Child poverty is not falling as quickly as the government expected
but the number of poor pensioners has been “dramatically” reduced,
according to an economic think tank.
In an analysis of official figures published last week, the
Institute of Fiscal Studies predicted the government was unlikely
to have met its 1998 pledge to reduce child poverty by a quarter by
The figures show relative child poverty fell by 100,000 in 2003-4
to 3.5 million, after housing costs. To meet the government target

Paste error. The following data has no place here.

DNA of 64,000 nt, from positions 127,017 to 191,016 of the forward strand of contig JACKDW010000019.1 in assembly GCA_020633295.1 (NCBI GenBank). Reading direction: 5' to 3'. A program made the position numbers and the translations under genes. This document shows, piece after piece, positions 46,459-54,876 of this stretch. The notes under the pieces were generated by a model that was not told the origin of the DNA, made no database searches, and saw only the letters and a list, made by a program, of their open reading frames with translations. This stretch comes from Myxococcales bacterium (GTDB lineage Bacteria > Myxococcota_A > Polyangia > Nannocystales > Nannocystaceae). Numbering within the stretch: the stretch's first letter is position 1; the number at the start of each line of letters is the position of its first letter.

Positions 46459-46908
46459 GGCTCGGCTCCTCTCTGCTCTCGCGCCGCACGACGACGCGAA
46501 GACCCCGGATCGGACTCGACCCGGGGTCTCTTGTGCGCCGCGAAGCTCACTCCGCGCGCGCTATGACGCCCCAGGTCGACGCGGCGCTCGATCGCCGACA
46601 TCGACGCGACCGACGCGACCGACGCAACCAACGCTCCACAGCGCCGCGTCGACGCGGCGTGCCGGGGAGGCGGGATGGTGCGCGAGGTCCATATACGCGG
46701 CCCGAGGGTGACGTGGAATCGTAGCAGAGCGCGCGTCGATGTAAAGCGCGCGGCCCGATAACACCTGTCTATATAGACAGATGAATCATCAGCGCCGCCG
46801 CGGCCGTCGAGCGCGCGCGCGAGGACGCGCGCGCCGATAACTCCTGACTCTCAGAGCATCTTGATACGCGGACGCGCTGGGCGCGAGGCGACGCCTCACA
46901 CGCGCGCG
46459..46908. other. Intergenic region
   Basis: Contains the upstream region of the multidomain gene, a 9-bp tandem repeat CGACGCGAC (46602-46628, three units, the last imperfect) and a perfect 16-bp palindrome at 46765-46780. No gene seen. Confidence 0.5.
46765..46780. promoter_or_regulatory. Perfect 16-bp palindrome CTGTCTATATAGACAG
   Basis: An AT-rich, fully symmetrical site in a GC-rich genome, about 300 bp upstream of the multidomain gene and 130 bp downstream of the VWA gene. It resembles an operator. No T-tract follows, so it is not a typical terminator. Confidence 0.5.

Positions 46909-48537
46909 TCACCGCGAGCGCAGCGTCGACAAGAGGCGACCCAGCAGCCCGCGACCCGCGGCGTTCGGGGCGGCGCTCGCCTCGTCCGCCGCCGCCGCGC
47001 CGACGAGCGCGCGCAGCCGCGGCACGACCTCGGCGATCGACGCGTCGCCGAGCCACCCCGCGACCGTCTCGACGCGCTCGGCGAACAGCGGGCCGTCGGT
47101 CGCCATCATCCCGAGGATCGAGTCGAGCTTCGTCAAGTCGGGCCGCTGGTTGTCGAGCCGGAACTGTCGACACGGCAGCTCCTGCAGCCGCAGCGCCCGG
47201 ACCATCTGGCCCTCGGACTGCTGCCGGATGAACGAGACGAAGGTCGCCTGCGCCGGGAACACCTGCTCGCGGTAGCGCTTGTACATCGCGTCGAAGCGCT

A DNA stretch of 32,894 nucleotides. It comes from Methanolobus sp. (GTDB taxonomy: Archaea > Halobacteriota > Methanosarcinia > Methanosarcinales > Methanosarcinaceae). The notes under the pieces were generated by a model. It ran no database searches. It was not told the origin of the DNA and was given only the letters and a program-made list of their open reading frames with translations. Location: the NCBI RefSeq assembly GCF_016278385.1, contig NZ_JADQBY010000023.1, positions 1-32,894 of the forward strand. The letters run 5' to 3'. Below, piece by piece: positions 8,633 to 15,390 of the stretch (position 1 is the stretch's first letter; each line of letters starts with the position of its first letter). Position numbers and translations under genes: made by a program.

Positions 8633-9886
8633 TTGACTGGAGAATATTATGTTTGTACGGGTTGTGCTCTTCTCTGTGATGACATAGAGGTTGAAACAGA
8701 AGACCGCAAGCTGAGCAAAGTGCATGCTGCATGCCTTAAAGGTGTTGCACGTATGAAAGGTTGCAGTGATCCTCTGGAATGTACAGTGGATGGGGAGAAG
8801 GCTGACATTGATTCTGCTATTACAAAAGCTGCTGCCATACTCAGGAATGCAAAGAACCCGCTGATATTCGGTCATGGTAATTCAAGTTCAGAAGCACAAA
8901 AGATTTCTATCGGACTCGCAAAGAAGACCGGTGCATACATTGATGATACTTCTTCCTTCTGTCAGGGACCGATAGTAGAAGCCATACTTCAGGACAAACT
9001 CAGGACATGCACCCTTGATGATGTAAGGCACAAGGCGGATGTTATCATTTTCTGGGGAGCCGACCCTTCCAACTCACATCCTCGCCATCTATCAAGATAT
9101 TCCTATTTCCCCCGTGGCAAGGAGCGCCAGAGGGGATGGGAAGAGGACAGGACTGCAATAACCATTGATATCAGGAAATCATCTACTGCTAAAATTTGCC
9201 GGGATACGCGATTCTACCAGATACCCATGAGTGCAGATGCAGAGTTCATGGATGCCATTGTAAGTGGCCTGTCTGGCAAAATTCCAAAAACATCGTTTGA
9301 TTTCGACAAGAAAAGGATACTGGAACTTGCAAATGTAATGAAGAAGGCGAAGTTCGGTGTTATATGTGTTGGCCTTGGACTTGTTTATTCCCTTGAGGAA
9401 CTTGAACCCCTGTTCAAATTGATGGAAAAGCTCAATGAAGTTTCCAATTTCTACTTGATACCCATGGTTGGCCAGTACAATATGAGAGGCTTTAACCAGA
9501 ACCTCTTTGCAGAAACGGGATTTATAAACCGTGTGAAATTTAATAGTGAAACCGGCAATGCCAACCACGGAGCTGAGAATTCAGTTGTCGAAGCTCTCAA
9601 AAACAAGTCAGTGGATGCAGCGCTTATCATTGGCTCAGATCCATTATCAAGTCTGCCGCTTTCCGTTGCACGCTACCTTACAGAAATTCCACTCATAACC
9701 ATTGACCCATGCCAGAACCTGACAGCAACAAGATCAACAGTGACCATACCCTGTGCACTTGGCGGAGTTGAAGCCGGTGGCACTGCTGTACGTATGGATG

it would have had to have fallen by a further 500,000 in
It blames the smaller than expected fall on administrative problems
with child tax credits in 2003-4, a low take-up rate for the new
benefit, and a rise in the number of children in unemployed
The Department for Work and Pensions insisted an increase in child
tax credit rates and improvements in take-up would keep it “broadly
on track” to hit its targets.
Progress on pensioner poverty was better, however, with the figures
falling by 300,000 in 2003-4 – or a quarter since 1998-9. The IFS
described the fall as dramatic.
Age Concern’s director-general Gordon Lishman welcomed the progress
and the part played by the pension credit but added that the
government still had a lot to do to help the two million pensioners
still living in poverty.